Date: November 11, 2014
Author: GA Rules

Rules for beginners

The Rules of Golf are universal but unlike many other sports, are applied by the players themselves. Therefore, every golfer should carry a Rules of Golf book. The Player's Edition of the Rules of Golf is free and available from most golf clubs or state associations. The Rules outlined here are very simple but will assist initially.

Playing the ball as it lies

The Rules generally do not permit you to improve the position of the ball. You may not bend or break anything growing or fixed except in taking a fair swing. You are not allowed to press anything down (unless in the teeing area) but you can remove loose natural impediments such as stones, twigs or fallen leaves without penalty. In a bunker, you are not permitted to ground your club in certain areas (right before/after where the ball is at rest, in the backswing, in making a practice swing).

Lost ball and “provisional” ball

If you think your ball may be lost or out of bounds, you can save time by hitting a second ball from the same spot. This ball is called a “provisional ball” and you must tell your partners of your intention to play a “provisional” before doing so. You are allowed a maximum of three minutes to look for a lost ball. If you find your ball and it is in bounds, you must pick up the provisional and continue to play with the original ball. If your first ball is lost or out of bounds you must continue to play with the provisional ball counting all your strokes, plus one penalty stroke.

Unplayable ball

Sometimes a ball may land in a position where it is very difficult or impossible to hit. If you decide you cannot hit your ball you may declare the ball unplayable, except in a penalty area. You may then pick it up and drop it at one of the positions below adding one penalty stroke to your score.

1. return to where the original ball was last played and proceed under the applicable options for that area; or

2. drop a ball within a club-length of a point on a line, no nearer the hole, any distance back from the spot where the ball lay in line with the hole; or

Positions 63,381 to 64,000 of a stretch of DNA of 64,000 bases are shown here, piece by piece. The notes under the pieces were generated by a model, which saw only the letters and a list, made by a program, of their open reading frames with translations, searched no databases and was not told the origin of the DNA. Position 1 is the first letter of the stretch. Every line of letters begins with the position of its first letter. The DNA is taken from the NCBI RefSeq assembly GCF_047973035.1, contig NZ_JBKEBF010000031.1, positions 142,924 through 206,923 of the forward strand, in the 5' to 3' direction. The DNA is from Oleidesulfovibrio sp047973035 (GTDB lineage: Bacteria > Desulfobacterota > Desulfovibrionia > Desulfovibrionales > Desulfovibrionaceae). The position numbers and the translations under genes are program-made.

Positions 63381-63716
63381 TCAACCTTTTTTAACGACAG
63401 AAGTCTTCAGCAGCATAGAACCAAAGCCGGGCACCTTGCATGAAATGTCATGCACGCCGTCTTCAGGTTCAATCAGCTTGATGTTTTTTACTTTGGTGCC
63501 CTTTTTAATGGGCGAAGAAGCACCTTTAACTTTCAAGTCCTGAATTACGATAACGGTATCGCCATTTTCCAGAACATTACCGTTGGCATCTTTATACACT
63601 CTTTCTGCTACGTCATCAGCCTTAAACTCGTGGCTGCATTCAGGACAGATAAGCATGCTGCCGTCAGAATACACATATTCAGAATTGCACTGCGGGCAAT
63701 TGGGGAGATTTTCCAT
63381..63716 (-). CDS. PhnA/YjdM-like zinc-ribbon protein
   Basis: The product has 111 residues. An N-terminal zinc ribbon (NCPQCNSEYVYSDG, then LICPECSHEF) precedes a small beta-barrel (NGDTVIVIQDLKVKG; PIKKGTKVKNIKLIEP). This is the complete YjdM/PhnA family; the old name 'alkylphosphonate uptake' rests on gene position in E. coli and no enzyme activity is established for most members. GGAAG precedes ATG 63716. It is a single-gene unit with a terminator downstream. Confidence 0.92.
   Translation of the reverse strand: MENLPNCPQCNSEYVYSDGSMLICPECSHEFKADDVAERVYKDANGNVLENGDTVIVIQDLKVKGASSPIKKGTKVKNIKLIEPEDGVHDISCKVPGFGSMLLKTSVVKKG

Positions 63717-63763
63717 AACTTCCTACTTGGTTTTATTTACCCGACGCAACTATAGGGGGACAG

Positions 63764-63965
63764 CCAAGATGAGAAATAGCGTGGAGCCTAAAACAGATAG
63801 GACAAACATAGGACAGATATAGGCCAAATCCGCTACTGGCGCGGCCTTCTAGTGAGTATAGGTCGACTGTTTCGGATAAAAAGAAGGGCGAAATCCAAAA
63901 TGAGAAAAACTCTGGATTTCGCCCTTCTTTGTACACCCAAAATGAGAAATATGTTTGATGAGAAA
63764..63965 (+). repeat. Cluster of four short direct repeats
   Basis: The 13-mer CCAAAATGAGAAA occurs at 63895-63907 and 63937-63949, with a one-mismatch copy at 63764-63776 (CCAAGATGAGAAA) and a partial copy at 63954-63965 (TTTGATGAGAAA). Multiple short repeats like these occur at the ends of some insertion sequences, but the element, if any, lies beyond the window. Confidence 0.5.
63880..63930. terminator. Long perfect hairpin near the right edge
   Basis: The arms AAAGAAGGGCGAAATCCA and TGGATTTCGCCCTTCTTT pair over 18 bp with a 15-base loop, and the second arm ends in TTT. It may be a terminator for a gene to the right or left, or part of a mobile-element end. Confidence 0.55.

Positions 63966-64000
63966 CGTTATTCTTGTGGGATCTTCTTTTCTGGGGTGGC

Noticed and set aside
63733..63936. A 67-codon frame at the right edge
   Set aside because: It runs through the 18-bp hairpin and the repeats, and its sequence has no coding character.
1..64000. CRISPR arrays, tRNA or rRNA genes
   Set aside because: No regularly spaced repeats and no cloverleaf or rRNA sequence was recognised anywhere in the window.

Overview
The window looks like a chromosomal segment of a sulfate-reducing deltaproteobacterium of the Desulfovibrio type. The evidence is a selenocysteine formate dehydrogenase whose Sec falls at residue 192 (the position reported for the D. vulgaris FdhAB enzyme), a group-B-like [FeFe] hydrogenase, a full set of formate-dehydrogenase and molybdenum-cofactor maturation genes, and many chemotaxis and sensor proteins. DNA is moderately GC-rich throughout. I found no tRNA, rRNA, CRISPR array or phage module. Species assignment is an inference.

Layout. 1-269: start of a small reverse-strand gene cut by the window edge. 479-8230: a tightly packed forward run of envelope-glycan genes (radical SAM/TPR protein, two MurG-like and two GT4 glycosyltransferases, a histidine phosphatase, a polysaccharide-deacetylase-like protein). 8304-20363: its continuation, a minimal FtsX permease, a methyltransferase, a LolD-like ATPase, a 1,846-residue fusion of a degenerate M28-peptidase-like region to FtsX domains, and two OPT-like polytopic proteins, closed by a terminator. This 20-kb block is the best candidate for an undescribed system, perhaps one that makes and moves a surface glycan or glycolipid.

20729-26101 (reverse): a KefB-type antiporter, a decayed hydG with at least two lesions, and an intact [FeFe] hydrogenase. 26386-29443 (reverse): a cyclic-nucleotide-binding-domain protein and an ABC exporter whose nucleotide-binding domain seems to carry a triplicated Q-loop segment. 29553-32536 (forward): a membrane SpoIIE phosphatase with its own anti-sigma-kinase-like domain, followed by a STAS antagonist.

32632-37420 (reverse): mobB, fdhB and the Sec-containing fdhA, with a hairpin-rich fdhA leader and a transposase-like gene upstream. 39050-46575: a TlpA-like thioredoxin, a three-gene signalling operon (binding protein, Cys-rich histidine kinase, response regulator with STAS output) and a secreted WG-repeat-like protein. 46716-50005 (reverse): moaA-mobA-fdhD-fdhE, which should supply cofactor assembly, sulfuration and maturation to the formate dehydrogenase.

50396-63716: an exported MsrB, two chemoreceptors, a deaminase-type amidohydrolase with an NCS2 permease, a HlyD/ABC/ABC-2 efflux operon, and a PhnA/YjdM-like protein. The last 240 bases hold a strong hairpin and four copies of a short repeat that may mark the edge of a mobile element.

3. within two club-lengths of where the ball lay but not nearer the hole.

If you declare the ball unplayable in a bunker and you decide to drop under options 2 or 3, you must drop the ball in the bunker for one stroke penalty;

OR you could choose to drop back outside the bunker for a two stroke penalty similar to 2.

Penalty Areas

If you hit your ball into a penalty area, you may play the ball as it lies or:

1. play another ball at the spot from which the original ball was last played, using the applicable options for that area, taking a one stroke penalty; or
2. drop a ball within one club-length of a point, no nearer the hole, behind the penalty area keeping the point where your ball last crossed the margin of the penalty area in line with the hole and the spot where you drop the ball. There is again a one stroke penalty; or
3. If the penalty area is marked with red stakes, you may also drop a ball outside the penalty area within two club-lengths of and not nearer the hole than where it last crossed the margin of the penalty area.

Taking a drop

There are some instances under the Rules of Golf where you can pick up the ball and relocate it – sometimes with a penalty and sometimes without a penalty. To drop the ball, you must drop the ball from knee height. Knee height is the height of your knee when in a standing position, however you don't have to be standing when you drop the ball. If you drop it and it accidentally touches yourself, your partner or equipment before it strikes the ground, or it rolls outside the relief area, you must drop the ball again, without penalty.

On the green

You can repair ball marks and old ball plugs, and any damage caused to the green by a person or outside influence, this does not include damage in the normal course of maintenance practices or natural wear and tear. You may remove leaves and other loose impediments on the line of your play and you may also mark the position of your ball to pick it up and clean it.

Local Rules

Most golf courses have Local Rules which are specific to their club. You will find these either on the back of the score card or prominently displayed at the clubhouse.

For more information on the Rules of Golf click here.